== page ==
By Richard Vedder
People of importance have asked me to offer my perspectives on the current student loan segment of the current fragility in financial and credit markets. I plan to do so with them privately, and am spending some time thinking about it. Let me share my first blush opinion about the whole topic.
Politicians and others are asking the Bush Administration to "do something" to guarantee that all students can borrow whatever they want within the limits of the law. Failure to do so might lead some students to forego a college education this fall, it is argued. Students shouldn't become victims to a financial crisis that was predicated on greed and imprudent policies of others, or so some argue.
My views may differ fundamentally from this view, and may seem harsh, and certainly are unfashionable. First of all, too many people are borrowing too much subsidized money to go to college, and while the current "crisis" may not be the optimal way of revising that trend, it is a step in the right direction. At the margin, too many Americans of dubious academic backgrounds go to school. Some who drop out do so rationally (because the return on their investment is low), and subsidies of loans induces some of them to do something that is probably not socially optimal, to attend school despite their correct instincts that there are better personal alternatives. In some work for Charles Miller and me, Whiz Kid Gordy Ruchti is finding that the earnings advantage of college usually advertised overstates reality by a factor of three. As Charles has said repeatedly to me, many seemingly irrational "dropouts" are doing the right thing given the dubious economic advantages of going to college.
Second, the students who will have trouble borrowing this fall are, I suspect on average, less promising than the average college student. The best and brightest are worth lending on, and can even acquire conventional private loans. The marginal students who may drop out for academic reasons and are greater lending risks are the ones who may get crowded out in the battle for funds this fall. By denying them funds very often we are doing them a favor.
Third, the government has distorted financial markets enough. The Fed started the whole fiasco by artificially lowering the cost of funds after 2001 below what human behavior dictates that cost to be. This led to excessive lending and a housing bubble. The same thing has happened to some extent with student loans, as my colleague Andy Gillen has said in this space and even more brilliantly in a soon to be released CCAP study on the "tuition bubble." Lending money to persons who are not credit worthy would merely worsen an already bad system brought about by trying to out guess market forces.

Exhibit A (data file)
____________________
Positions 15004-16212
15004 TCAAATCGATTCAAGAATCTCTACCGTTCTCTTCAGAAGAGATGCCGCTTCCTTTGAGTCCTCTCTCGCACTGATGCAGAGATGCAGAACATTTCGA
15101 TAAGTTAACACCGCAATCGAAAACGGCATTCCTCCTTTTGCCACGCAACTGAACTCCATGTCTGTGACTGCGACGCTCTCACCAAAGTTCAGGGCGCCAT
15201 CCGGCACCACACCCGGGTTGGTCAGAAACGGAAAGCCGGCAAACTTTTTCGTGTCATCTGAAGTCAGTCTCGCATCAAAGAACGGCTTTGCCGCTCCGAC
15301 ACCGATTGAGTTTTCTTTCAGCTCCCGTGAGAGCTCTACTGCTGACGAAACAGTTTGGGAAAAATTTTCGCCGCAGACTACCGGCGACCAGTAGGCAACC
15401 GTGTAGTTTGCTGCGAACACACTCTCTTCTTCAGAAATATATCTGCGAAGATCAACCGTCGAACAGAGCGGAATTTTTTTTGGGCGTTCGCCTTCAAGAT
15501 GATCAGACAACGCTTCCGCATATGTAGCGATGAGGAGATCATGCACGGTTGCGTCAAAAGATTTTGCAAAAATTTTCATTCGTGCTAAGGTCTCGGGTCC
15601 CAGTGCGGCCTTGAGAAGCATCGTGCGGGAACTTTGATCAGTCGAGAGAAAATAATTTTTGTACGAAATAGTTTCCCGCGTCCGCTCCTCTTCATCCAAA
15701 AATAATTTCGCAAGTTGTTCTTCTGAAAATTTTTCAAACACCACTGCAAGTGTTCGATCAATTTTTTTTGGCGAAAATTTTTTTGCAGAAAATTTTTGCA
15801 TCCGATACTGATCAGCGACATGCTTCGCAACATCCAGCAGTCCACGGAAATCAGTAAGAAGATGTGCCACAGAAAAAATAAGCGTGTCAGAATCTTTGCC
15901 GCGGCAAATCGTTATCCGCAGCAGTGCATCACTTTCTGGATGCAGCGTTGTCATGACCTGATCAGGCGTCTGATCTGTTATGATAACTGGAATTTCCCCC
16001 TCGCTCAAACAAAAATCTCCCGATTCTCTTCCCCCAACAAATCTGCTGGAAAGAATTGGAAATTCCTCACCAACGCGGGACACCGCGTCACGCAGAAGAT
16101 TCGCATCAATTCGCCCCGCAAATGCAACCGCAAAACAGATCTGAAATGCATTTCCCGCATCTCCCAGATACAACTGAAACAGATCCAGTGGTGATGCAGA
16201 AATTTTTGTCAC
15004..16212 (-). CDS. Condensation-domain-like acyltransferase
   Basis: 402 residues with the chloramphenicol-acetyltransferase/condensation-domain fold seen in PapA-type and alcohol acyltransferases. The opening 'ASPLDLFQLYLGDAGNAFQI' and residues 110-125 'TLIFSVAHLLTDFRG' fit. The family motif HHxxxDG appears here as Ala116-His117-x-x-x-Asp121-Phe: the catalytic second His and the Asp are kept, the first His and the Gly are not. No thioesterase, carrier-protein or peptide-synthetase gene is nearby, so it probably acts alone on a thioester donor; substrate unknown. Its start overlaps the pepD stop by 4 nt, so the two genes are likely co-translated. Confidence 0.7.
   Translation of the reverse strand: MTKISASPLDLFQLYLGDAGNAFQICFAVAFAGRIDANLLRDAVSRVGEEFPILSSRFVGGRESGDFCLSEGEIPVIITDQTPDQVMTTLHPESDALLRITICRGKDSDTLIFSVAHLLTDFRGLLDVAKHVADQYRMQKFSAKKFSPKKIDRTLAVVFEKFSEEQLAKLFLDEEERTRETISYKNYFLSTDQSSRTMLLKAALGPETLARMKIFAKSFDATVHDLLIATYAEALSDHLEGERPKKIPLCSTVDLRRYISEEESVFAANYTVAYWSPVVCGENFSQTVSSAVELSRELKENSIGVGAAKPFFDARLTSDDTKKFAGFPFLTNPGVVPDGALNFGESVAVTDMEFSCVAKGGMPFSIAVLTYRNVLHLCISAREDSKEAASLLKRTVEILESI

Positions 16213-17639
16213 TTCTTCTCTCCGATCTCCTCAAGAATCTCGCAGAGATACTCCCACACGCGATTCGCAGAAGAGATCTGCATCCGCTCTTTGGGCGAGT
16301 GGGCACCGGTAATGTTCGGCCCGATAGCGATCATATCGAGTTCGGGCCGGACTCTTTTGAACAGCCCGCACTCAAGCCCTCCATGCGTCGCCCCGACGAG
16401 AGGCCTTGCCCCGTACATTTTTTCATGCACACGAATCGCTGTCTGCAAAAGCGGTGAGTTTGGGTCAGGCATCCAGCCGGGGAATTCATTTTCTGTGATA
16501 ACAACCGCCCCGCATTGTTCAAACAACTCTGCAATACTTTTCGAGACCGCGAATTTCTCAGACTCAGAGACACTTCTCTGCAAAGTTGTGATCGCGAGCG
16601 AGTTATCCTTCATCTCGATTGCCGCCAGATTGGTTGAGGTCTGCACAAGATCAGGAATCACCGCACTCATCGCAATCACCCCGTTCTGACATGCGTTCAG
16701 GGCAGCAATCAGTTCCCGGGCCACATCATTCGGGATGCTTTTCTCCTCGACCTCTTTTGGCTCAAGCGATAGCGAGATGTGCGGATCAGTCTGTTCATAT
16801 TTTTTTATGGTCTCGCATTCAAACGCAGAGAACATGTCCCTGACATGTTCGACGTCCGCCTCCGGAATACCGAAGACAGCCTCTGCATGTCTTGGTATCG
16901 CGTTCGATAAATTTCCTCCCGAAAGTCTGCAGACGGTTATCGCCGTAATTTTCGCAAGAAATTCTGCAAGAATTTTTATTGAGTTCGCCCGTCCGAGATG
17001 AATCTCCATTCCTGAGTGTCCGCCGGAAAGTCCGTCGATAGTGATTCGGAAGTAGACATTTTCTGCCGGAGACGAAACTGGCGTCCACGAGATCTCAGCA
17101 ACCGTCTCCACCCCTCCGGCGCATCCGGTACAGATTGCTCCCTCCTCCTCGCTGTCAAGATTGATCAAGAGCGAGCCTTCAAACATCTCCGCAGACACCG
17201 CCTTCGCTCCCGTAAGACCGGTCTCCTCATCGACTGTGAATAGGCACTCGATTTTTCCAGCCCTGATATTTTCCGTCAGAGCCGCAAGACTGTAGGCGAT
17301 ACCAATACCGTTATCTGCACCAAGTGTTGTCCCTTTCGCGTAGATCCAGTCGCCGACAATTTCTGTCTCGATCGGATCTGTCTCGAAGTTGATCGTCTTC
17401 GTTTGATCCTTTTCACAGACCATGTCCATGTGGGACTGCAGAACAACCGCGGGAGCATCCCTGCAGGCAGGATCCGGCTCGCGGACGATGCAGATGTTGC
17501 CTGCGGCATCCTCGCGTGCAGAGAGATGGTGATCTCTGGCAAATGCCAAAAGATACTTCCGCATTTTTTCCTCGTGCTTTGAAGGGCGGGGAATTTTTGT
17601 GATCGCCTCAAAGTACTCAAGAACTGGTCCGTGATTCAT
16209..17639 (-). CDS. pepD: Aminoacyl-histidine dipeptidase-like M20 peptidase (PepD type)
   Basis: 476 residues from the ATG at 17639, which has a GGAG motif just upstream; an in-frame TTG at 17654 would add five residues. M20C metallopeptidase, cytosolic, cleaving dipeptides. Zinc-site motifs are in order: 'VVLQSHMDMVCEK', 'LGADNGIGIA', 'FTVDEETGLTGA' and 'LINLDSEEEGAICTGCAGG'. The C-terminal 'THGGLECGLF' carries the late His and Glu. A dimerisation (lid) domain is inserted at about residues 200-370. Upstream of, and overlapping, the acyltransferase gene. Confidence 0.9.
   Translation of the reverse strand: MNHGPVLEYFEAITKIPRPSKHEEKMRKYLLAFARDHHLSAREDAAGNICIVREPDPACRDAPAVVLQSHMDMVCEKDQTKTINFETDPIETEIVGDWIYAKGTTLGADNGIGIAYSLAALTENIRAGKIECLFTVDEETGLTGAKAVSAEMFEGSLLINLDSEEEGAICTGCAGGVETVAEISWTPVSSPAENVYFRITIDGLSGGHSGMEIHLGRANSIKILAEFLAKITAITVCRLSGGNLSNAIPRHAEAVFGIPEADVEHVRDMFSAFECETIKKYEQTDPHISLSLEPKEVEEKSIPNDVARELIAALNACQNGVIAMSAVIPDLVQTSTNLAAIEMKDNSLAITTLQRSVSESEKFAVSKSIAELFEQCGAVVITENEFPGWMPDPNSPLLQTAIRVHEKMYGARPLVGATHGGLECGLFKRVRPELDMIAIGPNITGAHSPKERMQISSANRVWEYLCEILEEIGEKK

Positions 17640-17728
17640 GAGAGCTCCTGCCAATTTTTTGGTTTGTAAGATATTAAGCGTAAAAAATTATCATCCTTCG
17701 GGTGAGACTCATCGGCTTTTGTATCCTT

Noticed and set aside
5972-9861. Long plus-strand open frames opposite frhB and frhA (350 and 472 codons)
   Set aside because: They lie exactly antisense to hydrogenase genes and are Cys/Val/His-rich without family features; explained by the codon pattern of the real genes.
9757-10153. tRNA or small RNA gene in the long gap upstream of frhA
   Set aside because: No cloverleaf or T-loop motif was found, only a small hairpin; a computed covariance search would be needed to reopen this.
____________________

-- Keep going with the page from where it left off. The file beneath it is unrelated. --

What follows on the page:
Fourth, we should use this crisis NOT to put a bandage on a sick system, but to reform the system. The ultimate reform must be for the government to get out of the lending business and end its distortion of the allocation of resources that accompanies its subsidies and contortions to ration credit. If the way to make that happen is to move to an expanded Pell Grant system, preferably refashioned as a federal opportunity voucher for lower income applicants, so be it.
My views were reinforced today when a student who I like a great deal came to see me and said: "Dr. Vedder, I am graduating in three months, have no idea what I want to do, have not been able to get a job, and have $50,000 in student loans." One option he is considering is to go to graduate school, borrow still more, and put off entering the Real World. He will be lucky if he gets a job paying $45,000 a year now --with $6,000 or $7,000 in annual debt service on a disposable income of perhaps $35,000 a year --if he is lucky. Trying to induce him to do more school by offering him more loans is a bit like offering more dope to the drug addict.